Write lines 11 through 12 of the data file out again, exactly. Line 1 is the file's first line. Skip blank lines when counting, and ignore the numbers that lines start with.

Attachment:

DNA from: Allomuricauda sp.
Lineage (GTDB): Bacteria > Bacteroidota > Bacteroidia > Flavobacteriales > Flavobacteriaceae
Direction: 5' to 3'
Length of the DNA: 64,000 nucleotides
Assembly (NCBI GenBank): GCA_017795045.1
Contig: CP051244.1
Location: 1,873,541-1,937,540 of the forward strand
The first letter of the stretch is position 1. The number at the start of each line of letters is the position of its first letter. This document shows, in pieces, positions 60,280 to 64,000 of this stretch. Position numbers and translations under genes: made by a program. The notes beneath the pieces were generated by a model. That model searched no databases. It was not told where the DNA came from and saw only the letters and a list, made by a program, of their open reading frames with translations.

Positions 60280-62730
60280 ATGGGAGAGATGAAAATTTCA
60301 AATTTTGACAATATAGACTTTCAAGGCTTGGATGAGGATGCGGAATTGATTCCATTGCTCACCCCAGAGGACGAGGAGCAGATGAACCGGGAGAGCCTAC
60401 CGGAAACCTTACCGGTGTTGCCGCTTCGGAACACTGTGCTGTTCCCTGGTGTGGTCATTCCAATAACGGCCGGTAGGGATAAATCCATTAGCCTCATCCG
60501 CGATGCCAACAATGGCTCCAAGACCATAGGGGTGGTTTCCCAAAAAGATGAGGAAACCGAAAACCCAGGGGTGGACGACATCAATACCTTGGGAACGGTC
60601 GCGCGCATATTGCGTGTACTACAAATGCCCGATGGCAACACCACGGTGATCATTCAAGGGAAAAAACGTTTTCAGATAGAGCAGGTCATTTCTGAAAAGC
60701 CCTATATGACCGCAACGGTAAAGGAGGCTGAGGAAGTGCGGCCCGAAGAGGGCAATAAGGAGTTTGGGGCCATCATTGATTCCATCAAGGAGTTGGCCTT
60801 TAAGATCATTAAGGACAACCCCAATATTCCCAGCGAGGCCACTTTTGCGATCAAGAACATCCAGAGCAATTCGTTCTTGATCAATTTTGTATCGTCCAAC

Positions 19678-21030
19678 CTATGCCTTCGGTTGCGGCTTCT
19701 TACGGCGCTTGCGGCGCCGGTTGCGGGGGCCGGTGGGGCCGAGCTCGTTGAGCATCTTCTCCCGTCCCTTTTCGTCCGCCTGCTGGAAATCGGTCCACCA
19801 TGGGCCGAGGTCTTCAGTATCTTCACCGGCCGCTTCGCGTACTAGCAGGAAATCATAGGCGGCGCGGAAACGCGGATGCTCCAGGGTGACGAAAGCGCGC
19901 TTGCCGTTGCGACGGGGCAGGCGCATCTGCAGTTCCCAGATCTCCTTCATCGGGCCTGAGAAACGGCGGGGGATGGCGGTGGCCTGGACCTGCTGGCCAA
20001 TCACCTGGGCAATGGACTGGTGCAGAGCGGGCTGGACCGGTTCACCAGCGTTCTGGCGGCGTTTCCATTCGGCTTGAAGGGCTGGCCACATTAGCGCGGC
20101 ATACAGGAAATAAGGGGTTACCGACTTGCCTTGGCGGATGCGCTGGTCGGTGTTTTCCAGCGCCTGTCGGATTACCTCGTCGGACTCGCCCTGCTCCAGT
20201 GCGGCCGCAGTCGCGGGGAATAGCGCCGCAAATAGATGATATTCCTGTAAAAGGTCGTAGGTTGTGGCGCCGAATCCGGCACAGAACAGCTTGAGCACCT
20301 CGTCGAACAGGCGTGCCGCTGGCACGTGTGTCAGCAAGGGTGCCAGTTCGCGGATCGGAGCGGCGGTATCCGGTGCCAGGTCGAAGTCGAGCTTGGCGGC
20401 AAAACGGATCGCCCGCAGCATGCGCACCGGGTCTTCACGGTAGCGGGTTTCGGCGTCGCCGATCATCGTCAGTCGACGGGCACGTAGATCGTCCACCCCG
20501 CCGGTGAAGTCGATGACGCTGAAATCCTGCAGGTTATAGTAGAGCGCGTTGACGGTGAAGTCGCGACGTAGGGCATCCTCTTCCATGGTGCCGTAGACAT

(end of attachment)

60301 AATTTTGACAATATAGACTTTCAAGGCTTGGATGAGGATGCGGAATTGATTCCATTGCTCACCCCAGAGGACGAGGAGCAGATGAACCGGGAGAGCCTAC
60401 CGGAAACCTTACCGGTGTTGCCGCTTCGGAACACTGTGCTGTTCCCTGGTGTGGTCATTCCAATAACGGCCGGTAGGGATAAATCCATTAGCCTCATCCG